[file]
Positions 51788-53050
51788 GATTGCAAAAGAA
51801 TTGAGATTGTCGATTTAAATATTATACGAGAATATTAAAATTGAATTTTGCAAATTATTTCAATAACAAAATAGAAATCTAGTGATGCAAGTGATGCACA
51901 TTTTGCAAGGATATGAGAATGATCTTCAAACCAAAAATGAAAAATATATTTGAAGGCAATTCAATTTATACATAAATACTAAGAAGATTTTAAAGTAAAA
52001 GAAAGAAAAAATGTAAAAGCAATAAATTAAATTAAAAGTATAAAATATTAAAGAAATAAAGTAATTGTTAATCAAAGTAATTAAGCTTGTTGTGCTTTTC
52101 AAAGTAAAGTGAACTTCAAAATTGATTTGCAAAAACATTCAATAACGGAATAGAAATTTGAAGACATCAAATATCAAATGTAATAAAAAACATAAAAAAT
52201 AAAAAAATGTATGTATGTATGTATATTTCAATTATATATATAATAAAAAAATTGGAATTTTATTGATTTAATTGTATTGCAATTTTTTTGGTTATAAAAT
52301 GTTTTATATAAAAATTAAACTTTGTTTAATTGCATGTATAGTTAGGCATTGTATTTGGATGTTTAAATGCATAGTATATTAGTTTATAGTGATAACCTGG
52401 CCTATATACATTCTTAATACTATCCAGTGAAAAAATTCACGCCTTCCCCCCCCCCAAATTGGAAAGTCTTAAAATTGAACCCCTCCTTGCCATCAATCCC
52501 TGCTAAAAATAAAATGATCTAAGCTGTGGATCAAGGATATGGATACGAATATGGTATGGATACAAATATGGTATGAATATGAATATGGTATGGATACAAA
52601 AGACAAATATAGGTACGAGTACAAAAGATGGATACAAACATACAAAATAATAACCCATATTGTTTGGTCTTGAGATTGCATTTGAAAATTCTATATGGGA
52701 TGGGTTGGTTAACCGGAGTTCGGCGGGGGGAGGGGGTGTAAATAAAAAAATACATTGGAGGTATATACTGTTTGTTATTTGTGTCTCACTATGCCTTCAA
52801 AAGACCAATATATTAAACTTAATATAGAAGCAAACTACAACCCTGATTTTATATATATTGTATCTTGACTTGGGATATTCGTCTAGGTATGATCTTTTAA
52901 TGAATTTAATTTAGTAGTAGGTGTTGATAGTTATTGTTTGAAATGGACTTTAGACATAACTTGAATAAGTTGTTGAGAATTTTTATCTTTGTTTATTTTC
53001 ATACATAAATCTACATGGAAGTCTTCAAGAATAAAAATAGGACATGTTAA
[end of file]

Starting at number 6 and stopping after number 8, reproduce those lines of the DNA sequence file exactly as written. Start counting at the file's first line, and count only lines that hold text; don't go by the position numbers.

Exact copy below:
52101 AAAGTAAAGTGAACTTCAAAATTGATTTGCAAAAACATTCAATAACGGAATAGAAATTTGAAGACATCAAATATCAAATGTAATAAAAAACATAAAAAAT
52201 AAAAAAATGTATGTATGTATGTATATTTCAATTATATATATAATAAAAAAATTGGAATTTTATTGATTTAATTGTATTGCAATTTTTTTGGTTATAAAAT
52301 GTTTTATATAAAAATTAAACTTTGTTTAATTGCATGTATAGTTAGGCATTGTATTTGGATGTTTAAATGCATAGTATATTAGTTTATAGTGATAACCTGG